Mayor David McCauley and city recorder Randy Sanders at the city's Animal Care and Control Commission meeting Monday.

Animal care commission recommends council adopt law banning live animals as prizes

BUCKHANNON – Buckhannon’s Animal Care and Control Commission on Monday voted to recommend that Buckhannon City Council adopt an ordinance that would prohibit the use of animals as prizes.

Mayor David McCauley said having the ordinance drawn up became necessary after several incidents that occurred during the 2019 West Virginia Strawberry Festival.

City officials first discussed the idea at a meeting in July 2019 when council members voted to direct city attorney Tom O’Neill to write a first draft of the ordinance but had not taken it up since until this week. (Read more about how the ordinance first came about here.)

“Tom does a great job, and I think he has captured the spirit of what we were trying to do here,” McCauley said. “I’ve talked with Shane Turner (owner of Gambill Amusements) about this, he kind of winced when I first brought it up and I said, ‘Shane, you got to be aware these kids are getting these goldfish or these little turtles or reptiles and they’re smashing the bags and killing the animals right down there in the parking lot – not all of them, but it happens. It’s not a good practice.”’

Animal Care and Control Commission member Elissa Mills said there are issues regarding the vendors who use the animals.

“There was a little girl who won a turtle and her family took the turtle home,” Mills said. “Evidently, the guy that had the turtles wasn’t feeding them proper turtle diet, whatever that is. They had the turtle, they took it to the vet twice, which for an exotic is not cheap, but the turtle died because it had an impacted digestive system.”

Police Chief Matt Gregory said he had personal experience with children winning animals and then not wanting to care for it.

“During the last festival I remember when my son and some of his friends came up to me with an iguana,” Gregory said. “They had pooled their money to win the iguana, but then no one actually wanted it, so my son Josh got it.”

Gregory said he eventually told his son to take the iguana to Lt. Doug Loudin because Loudin had previous experience with iguanas.

McCauley read a key part of the ordinance to commission members.

“No person may offer or accept any live animal, reptiles, livestock or wildlife as a prize for, or as an inducement to, enter any contest, game or other competition or as an inducement to enter a place of amusement or as an incentive to enter into any business agreement whereby the offer is for the purpose of attracting trade or is a promotion for any other commercial purpose,” McCauley said.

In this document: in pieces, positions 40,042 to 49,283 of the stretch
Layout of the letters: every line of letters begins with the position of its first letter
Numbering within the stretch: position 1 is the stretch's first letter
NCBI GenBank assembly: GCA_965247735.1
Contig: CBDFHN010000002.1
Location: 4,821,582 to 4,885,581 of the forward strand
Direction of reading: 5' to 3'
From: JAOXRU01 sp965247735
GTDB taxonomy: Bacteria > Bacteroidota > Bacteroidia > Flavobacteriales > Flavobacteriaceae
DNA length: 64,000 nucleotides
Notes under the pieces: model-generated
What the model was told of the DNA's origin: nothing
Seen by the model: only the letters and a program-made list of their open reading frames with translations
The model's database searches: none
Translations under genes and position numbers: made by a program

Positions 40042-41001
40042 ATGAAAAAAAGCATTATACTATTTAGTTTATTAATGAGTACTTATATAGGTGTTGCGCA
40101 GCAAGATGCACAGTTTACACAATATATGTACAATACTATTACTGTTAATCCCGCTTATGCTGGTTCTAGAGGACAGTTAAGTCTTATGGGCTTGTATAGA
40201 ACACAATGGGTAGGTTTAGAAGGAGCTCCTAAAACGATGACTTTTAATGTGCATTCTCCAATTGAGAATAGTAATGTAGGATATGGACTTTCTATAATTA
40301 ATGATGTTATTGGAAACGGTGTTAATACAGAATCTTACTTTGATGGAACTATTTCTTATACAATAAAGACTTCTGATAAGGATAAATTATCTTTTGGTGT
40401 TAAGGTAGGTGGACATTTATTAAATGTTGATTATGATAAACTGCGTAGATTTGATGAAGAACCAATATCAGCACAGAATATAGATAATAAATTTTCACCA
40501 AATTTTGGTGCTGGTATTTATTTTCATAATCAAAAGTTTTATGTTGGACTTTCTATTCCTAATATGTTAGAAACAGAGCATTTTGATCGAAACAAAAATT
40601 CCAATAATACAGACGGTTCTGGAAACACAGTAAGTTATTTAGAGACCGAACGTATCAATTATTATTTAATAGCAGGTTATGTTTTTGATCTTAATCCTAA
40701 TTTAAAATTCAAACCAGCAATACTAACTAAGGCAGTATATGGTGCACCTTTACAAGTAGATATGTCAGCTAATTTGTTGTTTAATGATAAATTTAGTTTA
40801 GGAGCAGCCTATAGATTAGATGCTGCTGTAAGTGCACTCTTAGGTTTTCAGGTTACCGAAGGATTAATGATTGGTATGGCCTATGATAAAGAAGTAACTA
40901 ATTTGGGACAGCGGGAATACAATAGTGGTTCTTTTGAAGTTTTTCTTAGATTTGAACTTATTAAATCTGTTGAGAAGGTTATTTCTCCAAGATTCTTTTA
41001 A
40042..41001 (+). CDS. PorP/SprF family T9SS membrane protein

He said if passed by city council, it will be in place before the 2020 Strawberry Festival.
“I’ll deliver this to Shane Turner and say, ‘Shane, this is going to be in place by the time the festival starts in May, so just tell your vendors that would normally do that, not anymore,’” McCauley said.

The ordinance specifically mentions that it will not affect certain youth organizations such as the Upshur FFA or 4-H.

Specifically, the ordinance states that, “the prohibition contained in Article I of this Ordinance shall not apply to fish or to animals given as prizes at a rodeo contest or livestock show or as part of a Future Farmers of America program, a 4-H project or show, or other activity of a bona-fide youth organization whose purpose and practices are designed to teach or promote animal husbandry, agriculture or other academic fields.”

Commission member Alison Clausen Whitehair made a motion to recommend that council adopt the ordinance, which was seconded by Mills prior to passing unanimously.

Council members will consider the ordinance – ordinance 442, prohibiting the awarding of live animals as prizes – on first reading at their regular meeting 7 p.m. Thursday in city hall. If passed on first and second reading, the ordinance would go into effect 30 days following second reading or March 7, 2020.

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